I am constantly finding myself needing to generate usernames for random accounts I signup for. I used to use the same username for everything, but I've tried to stop doing that since a lot of these accounts are just to try something or to get a freebie, so I don't want a giant paper trail of every account I've signed up for following around usernames I use for more important sites.

    I used to use a few different websites to generate a user name, and those worked well, but they weren't quick enough for me. They usually forced me to choose from a number of categories like animals, cars or sports and it would create a unique name based off of my choices. That works well if I wanted a real looking user name, or something I planned on associating my online-self with, but most of the time I just want something quick that fits the necessary requirements set by the website for me to create a user name. These requirements usually include some or all of the following:

    • between 6 and 9 characters

    • contains at least 1 number and 1 character
    These seem like easy requirements, but when I'm asked to come up with a username I usually get frazzled and can't think of anything to put, so I decided to put together this little user name generator script to help me with this problem.

    This python script does one thing, provides you with a random username with at least 5 characters (one capitalized) selecting from A-Z and 4 numbers (0-9). Now, when I need a quick user name I run this script from the terminal and copy and paste the user name into whatever profile I am filling out.

    Here's how it works:

    First you need to import the neccessary libraries

    import string import random

    Next we set the number of characters (A-Z) we want to include in our user name. We're setting this user name to have 5 characters.

    First we're going to set the first letter of our user name name to be a capital. To do this first we need to set the number of characters we want to be capitalized. In my case I only want the 1 character to be a capital so I'll set it to you 1.

    upper_case = 1

    You can set this number to anything you want or name the variable you store it in whatever you want, but whatever number you set it to will generate a user name with that many capital letters.

    Next we need to set a variable that will contain all the possible capital letters that our script will randomly choose from (A-Z).

    name_upper_chars = string.ascii_uppercase

    Then we need to tell python to randomly select one upper case character from the possible choices (A-Z). We're using the random.choice method to randomly select 1 character from the variable name_upper_chars which holds all our available characters. Essentially we're selecting 1 character randomly from A-Z and storing it in a new variable.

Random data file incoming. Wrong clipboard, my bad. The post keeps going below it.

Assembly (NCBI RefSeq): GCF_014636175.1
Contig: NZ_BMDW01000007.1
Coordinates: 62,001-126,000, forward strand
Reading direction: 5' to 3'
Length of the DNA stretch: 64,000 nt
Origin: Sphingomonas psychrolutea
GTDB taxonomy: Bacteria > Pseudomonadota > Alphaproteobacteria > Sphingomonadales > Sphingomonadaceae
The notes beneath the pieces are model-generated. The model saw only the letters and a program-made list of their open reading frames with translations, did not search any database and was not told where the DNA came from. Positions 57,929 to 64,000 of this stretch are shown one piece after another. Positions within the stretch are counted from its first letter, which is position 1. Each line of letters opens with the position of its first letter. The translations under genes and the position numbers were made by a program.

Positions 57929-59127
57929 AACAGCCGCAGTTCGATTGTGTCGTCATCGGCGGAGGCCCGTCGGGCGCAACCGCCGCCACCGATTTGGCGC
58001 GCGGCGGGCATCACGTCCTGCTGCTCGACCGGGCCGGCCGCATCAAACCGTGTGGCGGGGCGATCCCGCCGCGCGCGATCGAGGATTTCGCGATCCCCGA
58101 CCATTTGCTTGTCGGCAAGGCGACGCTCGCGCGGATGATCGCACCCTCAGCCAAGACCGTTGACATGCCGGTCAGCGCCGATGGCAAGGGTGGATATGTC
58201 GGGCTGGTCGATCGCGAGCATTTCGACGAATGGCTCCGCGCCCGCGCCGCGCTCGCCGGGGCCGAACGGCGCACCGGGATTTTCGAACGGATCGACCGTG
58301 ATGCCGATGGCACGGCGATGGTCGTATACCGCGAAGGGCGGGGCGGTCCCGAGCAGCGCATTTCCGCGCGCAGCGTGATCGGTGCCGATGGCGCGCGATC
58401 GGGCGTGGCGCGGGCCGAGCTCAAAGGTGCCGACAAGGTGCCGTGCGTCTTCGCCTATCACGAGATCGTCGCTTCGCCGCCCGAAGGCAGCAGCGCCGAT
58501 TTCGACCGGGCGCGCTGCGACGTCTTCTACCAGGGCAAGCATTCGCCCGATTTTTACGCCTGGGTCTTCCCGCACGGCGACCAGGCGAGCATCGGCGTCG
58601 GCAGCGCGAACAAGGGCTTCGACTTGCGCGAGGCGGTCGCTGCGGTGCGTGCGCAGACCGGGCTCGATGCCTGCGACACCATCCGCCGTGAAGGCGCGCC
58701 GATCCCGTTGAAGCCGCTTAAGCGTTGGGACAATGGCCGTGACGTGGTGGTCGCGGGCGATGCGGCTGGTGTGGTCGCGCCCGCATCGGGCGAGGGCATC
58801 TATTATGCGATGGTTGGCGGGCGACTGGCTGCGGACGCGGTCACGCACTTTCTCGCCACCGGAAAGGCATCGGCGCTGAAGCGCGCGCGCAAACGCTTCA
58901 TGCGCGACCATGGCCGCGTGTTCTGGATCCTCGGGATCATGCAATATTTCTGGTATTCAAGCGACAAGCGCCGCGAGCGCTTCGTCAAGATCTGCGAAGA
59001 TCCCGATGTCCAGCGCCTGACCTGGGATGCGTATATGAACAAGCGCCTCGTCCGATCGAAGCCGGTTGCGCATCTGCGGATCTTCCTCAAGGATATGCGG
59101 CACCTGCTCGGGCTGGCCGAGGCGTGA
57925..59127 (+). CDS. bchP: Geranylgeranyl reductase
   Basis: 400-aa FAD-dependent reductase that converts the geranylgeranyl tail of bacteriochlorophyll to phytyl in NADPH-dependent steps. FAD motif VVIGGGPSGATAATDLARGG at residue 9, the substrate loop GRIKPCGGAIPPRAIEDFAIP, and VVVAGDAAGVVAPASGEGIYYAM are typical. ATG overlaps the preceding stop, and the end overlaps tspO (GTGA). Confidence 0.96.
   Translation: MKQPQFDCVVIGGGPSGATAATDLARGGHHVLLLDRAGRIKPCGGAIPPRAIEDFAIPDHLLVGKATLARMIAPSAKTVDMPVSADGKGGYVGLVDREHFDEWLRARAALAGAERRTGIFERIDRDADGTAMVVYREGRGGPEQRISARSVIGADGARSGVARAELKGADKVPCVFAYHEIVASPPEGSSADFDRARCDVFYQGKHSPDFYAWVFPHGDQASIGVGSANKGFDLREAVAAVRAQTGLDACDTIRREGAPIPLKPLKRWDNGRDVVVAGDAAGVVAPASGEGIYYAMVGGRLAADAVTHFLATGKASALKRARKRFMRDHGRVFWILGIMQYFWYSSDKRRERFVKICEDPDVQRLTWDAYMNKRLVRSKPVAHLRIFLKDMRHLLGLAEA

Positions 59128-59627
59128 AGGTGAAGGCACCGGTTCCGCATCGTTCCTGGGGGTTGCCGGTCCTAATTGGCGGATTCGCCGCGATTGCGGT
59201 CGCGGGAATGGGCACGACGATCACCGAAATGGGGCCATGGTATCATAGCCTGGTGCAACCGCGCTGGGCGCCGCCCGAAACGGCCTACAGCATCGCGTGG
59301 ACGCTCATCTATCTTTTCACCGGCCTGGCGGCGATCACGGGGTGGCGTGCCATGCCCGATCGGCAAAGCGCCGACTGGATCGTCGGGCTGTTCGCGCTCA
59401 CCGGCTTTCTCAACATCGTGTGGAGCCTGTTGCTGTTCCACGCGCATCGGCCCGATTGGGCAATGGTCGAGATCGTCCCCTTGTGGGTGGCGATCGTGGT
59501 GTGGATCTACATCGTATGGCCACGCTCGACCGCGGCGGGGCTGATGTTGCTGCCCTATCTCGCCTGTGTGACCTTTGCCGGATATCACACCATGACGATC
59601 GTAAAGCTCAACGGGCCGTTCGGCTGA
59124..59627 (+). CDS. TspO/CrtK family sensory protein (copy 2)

upper_name = ''.join(random.choice(name_upper_chars) for y in range(upper_case ))

    Next, we're basically doing the same thing as before but for lowercase characters.

    First we set the number of characters we want to get randomly generated

    name_size = 4

    Next we set a variable that will contain all the ascii lower case letters avaliable to use

    name_chars = string.ascii_lowercase

    Next we'll create the lowercase string part of our user name and store it in a variable to use later

    name = ''.join(random.choice(name_chars) for x in range(name_size))

    Next, we do the same thing as we did with the our uppercase and lowercase characters, but for the numbers that we want in our user name.

    Set the number of numbers we want to be randomly generated and store that in a variable. Then we store all the possible choices we have (0-9) in another variable. Finally, use the random.choice method on the variable digits_chars to randomly select a number from our variable holding all our possible choices.

    digits_size = 4 digits_chars = string.digits digits = ''.join(random.choice(digits_chars) for z in range(digits_size))
    This will give us a string of 4 random numbers, from 0-9. Finally we combine our letters and numbers and print them to the screen
    print uper_name + name + digits
    It's pretty easy and simple. You can find it on Github if you wanted to grab it here Initially, when I first started working on this script I was trying to use separate functions that would create the random string of letters and numbers, combine and print them. The problem with this ended up being that the variables I was creating within each individual function yielded variables I couldn't use in other functions. I think global variables would have solved this, but from what I understand, you can't create global variables within a function, they need to be declared outside of any function to be used globally. I then thought a class with my functions nested within it would work. This way I could use my variables freely, but I couldn't get this method to work either (I'm still working on it though). Finally, I realized it didn't need to be this complicated and I could simply create my random strings individually, store them as variables and then combine and print them.